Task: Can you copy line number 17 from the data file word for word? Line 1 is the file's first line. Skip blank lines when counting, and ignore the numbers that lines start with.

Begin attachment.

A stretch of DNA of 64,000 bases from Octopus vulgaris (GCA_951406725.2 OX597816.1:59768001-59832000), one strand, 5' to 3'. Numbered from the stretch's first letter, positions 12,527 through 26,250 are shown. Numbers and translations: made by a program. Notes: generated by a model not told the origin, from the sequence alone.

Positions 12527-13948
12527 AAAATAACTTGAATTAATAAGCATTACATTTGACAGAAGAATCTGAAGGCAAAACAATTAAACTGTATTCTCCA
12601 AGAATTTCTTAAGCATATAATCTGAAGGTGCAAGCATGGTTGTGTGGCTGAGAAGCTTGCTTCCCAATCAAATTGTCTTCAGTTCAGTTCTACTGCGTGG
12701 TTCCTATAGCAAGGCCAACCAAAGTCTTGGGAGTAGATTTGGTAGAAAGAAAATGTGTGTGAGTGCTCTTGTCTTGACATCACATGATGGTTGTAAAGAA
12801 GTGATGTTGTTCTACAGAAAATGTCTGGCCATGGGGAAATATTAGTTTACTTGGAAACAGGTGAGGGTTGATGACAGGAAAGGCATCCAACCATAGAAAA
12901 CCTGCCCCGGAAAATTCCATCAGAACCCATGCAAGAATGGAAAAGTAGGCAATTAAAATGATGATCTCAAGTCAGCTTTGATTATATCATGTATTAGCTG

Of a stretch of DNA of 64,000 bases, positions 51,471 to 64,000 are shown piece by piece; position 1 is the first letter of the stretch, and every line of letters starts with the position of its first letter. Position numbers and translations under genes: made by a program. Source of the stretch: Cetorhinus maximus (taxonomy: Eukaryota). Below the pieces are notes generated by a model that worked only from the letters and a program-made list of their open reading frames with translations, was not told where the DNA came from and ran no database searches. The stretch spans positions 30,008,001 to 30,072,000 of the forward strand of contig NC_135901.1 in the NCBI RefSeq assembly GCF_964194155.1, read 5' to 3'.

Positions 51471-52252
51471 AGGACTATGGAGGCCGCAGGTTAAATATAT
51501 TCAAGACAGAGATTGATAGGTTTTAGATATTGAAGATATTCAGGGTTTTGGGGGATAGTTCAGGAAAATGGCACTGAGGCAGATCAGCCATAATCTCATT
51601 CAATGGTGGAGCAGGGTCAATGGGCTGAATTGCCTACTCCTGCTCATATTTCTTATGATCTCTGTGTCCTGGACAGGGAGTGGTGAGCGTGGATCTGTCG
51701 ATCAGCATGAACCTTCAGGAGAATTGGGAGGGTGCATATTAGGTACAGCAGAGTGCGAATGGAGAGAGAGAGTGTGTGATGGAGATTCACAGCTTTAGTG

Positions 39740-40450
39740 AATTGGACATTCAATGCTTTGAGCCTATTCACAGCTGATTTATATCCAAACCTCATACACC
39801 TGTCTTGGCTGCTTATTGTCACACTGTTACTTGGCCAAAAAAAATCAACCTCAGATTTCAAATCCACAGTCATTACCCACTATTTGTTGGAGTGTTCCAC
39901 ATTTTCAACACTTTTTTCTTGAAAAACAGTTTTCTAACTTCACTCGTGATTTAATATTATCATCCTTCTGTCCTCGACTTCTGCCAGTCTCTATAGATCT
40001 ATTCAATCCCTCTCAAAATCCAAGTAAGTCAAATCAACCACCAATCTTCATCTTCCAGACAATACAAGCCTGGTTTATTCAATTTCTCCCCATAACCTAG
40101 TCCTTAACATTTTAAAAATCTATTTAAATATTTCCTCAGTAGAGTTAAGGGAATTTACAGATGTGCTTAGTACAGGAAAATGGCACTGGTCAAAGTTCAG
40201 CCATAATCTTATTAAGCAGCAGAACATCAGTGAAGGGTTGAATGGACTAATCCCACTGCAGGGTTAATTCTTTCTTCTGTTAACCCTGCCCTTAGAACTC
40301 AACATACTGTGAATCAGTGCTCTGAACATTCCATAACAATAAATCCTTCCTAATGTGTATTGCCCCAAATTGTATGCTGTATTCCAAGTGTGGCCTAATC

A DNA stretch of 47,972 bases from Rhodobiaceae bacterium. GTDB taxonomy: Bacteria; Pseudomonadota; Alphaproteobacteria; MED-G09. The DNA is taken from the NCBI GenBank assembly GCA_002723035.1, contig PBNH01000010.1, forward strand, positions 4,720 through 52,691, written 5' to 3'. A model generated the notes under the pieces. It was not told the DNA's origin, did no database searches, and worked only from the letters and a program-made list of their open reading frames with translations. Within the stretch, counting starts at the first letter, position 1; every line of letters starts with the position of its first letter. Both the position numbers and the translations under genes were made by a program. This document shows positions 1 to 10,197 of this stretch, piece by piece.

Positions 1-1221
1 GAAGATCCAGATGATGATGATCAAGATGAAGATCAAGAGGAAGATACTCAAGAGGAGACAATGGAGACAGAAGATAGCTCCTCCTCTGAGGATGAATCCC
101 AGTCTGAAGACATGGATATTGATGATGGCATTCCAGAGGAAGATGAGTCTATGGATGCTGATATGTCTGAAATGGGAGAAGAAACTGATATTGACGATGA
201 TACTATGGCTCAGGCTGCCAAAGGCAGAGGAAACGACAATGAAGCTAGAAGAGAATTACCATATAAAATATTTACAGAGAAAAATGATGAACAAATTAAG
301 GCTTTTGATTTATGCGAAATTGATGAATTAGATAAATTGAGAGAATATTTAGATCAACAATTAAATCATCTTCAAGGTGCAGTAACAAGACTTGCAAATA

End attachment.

39901 ATTTTCAACACTTTTTTCTTGAAAAACAGTTTTCTAACTTCACTCGTGATTTAATATTATCATCCTTCTGTCCTCGACTTCTGCCAGTCTCTATAGATCT